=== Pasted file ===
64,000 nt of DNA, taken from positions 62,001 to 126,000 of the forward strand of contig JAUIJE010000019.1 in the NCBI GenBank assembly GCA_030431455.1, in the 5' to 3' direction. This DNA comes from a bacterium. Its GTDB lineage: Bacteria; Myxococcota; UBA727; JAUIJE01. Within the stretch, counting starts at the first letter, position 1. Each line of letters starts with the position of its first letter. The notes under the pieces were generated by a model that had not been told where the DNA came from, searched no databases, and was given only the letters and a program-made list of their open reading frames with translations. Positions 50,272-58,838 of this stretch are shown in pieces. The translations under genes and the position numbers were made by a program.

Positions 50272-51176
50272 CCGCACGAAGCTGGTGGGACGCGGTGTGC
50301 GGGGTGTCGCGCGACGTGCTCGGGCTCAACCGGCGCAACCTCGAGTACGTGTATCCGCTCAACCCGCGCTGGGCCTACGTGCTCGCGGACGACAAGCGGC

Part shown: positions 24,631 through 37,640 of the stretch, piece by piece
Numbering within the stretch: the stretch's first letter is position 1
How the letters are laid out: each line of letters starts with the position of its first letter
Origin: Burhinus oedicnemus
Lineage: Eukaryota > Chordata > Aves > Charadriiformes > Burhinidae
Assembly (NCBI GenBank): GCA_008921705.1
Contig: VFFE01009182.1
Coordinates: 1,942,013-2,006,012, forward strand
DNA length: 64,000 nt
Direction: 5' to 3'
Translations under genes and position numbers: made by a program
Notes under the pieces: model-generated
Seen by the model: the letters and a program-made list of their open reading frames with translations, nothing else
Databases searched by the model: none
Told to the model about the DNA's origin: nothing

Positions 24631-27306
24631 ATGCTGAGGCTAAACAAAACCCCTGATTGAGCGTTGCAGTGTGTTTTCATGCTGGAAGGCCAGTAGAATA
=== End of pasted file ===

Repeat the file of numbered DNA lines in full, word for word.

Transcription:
64,000 nt of DNA, taken from positions 62,001 to 126,000 of the forward strand of contig JAUIJE010000019.1 in the NCBI GenBank assembly GCA_030431455.1, in the 5' to 3' direction. This DNA comes from a bacterium. Its GTDB lineage: Bacteria; Myxococcota; UBA727; JAUIJE01. Within the stretch, counting starts at the first letter, position 1. Each line of letters starts with the position of its first letter. The notes under the pieces were generated by a model that had not been told where the DNA came from, searched no databases, and was given only the letters and a program-made list of their open reading frames with translations. Positions 50,272-58,838 of this stretch are shown in pieces. The translations under genes and the position numbers were made by a program.

Positions 50272-51176
50272 CCGCACGAAGCTGGTGGGACGCGGTGTGC
50301 GGGGTGTCGCGCGACGTGCTCGGGCTCAACCGGCGCAACCTCGAGTACGTGTATCCGCTCAACCCGCGCTGGGCCTACGTGCTCGCGGACGACAAGCGGC

Part shown: positions 24,631 through 37,640 of the stretch, piece by piece
Numbering within the stretch: the stretch's first letter is position 1
How the letters are laid out: each line of letters starts with the position of its first letter
Origin: Burhinus oedicnemus
Lineage: Eukaryota > Chordata > Aves > Charadriiformes > Burhinidae
Assembly (NCBI GenBank): GCA_008921705.1
Contig: VFFE01009182.1
Coordinates: 1,942,013-2,006,012, forward strand
DNA length: 64,000 nt
Direction: 5' to 3'
Translations under genes and position numbers: made by a program
Notes under the pieces: model-generated
Seen by the model: the letters and a program-made list of their open reading frames with translations, nothing else
Databases searched by the model: none
Told to the model about the DNA's origin: nothing

Positions 24631-27306
24631 ATGCTGAGGCTAAACAAAACCCCTGATTGAGCGTTGCAGTGTGTTTTCATGCTGGAAGGCCAGTAGAATA